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I am concerned that the Mayor of London may prioritise public subsidy of low-cost home ownership projects. I accept that many families in my constituency aspire to become home owners in future, but Housing Corporation research shows that London has a surplus
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of those projects, with almost 10,000 shared ownership properties standing empty in London because Londoners cannot afford to buy them and the banks will not lend on them. In monetary terms, that represents more than £600 million-worth of public investment currently doing nothing to help the homeless and overcrowded families who need it most.

While I am on the subject of overcrowding, I would like to remind the Government of the promise, made during the progress of the Housing and Regeneration Bill, to introduce secondary legislation to change the definition of overcrowding to a bedroom standard. The Under-Secretary of State for Communities and Local Government, my hon. Friend the Member for Hartlepool (Mr. Wright), committed to introducing such secondary legislation. Committee members were told that secondary legislation could be introduced in 2009. Well, 2009 is upon us.

Having encouraged the new Minister for Housing, who attends Cabinet, to act on overcrowding and home building, I urge her to assist the Government in their aim of poverty eradication. I also ask her not to consider any late amendments to the Bill that would downgrade the security enjoyed by council and housing association tenants. Stories in the press suggested that she might do that. Perhaps the stories were placed to bounce my right hon. Friend into backing plans to scrap secure and assured tenancies, but thankfully, the lady was not for bouncing. My hon. Friends and I were greatly reassured by her willingness to dismiss those back-door briefings as

She has pushed back the publication of the housing reform Green Paper until next spring, and that shows that she has a grasp of the real issues to do with tenancies and worklessness.

John Hills’s detailed research, published last year, made it clear that the reasons for disproportionate rates of worklessness among those in social housing are complex and manifold. Anyone who doubts that need only look at how much higher the rates of worklessness are among homeless families placed in non-secure, expensive temporary accommodation. Housing benefit often drives people further from the job market and deeper into the poverty trap. That is why I welcome the commitment by my right hon. Friend the Secretary of State for Work and Pensions to undertake a housing benefit review to look into the difficulties associated with the housing benefit taper. The consequences of no reform in that area will certainly have a negative impact on the Government’s commitment to halving and then eradicating child poverty in London.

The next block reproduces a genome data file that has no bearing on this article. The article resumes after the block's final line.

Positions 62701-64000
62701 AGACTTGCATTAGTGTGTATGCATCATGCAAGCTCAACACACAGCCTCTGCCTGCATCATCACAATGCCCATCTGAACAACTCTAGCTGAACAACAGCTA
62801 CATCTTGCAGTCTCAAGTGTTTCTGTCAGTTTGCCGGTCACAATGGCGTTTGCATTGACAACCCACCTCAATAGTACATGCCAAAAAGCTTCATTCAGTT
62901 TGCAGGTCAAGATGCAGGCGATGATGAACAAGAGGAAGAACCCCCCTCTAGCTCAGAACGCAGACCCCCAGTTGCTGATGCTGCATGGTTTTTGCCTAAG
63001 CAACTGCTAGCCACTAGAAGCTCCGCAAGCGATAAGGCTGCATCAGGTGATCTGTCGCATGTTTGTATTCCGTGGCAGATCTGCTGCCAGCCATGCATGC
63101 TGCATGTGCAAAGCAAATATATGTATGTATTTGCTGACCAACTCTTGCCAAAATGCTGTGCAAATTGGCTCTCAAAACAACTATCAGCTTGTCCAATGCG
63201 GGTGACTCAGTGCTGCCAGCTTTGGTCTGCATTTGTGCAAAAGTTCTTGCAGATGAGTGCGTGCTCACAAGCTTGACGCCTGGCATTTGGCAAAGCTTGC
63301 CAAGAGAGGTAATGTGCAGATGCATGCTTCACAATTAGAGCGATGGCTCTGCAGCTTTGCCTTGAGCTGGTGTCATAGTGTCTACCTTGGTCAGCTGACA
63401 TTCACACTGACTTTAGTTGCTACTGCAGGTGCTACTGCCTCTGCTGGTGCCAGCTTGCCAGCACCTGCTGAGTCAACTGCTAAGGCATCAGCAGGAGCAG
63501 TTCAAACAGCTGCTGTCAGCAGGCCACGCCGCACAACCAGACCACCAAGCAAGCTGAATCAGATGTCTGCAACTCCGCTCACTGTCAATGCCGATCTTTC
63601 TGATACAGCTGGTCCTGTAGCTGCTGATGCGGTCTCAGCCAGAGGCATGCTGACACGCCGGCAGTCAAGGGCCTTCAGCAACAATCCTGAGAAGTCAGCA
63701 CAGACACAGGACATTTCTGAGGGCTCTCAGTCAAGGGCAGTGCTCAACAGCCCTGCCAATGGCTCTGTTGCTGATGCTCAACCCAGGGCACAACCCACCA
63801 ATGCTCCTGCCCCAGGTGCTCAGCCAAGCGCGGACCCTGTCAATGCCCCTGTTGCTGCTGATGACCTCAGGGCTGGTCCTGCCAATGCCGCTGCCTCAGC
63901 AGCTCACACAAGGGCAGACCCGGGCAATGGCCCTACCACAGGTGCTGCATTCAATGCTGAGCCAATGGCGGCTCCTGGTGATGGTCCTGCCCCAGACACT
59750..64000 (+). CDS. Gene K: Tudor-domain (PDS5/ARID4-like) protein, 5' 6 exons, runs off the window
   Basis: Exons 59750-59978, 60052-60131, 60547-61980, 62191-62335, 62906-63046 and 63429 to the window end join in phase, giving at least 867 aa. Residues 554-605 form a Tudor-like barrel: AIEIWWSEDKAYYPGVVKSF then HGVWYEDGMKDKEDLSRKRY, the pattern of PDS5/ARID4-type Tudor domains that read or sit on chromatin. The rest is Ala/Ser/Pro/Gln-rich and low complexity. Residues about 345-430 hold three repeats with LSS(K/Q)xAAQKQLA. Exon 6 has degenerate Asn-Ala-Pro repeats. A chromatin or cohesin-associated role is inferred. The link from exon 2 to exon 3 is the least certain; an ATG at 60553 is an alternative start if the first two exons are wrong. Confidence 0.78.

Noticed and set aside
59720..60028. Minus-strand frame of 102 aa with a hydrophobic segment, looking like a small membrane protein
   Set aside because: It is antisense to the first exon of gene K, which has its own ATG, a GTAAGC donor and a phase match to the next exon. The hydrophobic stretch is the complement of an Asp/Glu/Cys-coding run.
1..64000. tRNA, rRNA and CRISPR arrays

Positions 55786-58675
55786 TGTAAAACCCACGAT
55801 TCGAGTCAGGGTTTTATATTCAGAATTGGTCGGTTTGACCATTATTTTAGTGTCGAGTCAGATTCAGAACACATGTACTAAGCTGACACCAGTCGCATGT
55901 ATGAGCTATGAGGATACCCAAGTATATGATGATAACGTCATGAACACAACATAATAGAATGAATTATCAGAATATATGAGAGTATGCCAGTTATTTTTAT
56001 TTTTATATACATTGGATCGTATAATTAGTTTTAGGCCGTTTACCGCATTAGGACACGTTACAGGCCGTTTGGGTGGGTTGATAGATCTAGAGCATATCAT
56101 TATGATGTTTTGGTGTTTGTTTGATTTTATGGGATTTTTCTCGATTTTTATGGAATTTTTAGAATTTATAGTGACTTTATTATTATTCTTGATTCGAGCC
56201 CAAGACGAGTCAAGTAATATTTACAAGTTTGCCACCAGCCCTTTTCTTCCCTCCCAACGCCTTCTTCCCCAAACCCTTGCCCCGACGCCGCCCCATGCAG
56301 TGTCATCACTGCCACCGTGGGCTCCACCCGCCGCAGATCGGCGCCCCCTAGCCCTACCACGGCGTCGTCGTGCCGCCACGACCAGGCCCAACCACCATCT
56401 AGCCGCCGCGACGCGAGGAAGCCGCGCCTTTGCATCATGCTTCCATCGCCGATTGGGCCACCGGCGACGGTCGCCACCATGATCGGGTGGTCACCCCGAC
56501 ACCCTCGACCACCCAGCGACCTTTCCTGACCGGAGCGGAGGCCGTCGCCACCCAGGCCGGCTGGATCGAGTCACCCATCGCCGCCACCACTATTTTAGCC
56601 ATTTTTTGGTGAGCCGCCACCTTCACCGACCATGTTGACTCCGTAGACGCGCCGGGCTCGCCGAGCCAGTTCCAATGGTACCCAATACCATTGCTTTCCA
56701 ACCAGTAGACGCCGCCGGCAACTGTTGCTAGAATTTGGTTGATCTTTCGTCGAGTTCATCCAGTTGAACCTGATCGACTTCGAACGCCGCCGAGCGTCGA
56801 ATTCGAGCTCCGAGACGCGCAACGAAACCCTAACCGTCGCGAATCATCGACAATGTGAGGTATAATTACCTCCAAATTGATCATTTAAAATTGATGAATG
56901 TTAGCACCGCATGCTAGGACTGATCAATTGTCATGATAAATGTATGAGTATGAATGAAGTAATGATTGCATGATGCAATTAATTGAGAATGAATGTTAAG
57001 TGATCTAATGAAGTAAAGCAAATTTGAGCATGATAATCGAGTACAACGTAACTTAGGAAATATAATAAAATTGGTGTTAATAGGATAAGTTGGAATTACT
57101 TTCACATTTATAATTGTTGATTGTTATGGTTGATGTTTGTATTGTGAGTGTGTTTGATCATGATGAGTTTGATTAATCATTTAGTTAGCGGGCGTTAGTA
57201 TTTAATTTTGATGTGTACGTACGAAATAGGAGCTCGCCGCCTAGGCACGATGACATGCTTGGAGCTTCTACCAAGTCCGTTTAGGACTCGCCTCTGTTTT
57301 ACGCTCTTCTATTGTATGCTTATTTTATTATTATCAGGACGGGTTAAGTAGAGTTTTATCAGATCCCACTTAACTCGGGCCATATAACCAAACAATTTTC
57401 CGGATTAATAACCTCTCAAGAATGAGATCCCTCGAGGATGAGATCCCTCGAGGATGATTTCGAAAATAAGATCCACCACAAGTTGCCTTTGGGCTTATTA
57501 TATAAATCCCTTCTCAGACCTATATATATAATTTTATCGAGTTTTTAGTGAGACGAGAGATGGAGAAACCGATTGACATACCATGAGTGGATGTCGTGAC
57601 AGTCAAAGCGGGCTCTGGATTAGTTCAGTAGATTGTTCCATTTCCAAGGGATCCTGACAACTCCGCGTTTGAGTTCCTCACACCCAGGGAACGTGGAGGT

Before arriving in the Chamber today, I had an extremely productive meeting with the Under-Secretary of State for Work and Pensions, my hon. Friend the Member for Burnley (Kitty Ussher), in which we discussed that very issue. I am grateful to my hon. Friend for her time and her intelligent analysis of the extremely problematic issues. I am genuinely hopeful that a solution will be found to help families who cannot afford both to work and to keep a roof over their heads, and the heads of their children.

My contribution today has, of necessity, been short, and short contributions can mean that arguments are not fully developed. However, I hope that I have highlighted some of the challenges and complexities
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that will need to be addressed if we are to ensure that the Government meet their commitment to eradicating child poverty by 2020.

8.44 pm

Mr. Andrew Pelling (Croydon, Central) (Ind): First, may I declare that I am an RBS pension holder—I hope to be paid a pension at some stage—and I hope that my NatWest overdraft will continue to be provided. More importantly, I do some work in the City, and I provide services to customers such as the World Bank and Scandinavian local government funding agencies, which are involved in the debt markets that I shall discuss.

I was pleased by the remarks of the hon. Member for Gosport (Sir Peter Viggers) about the attractions of pursuing the bad bank solution. There are strong arguments for pursuing that means of dealing with the difficulties in the financial markets, which may be more cost-effective than the routes pursued by the Government. I was taken with what the right hon. Member for Birkenhead (Mr. Field) said about the importance of the Government being cautious about the way in which they spend their money. What is happening is a bit like a hunter who has been disturbed in the middle of the night by a bear outside, and bravely jumps out and starts shooting in the dark, not entirely sure that they are going to hit the target, and in great danger of running out of ammunition by the time the time the bear is upon them. The Government have acted with great vigour and rigour, but unfortunately, they may not always have the right solution.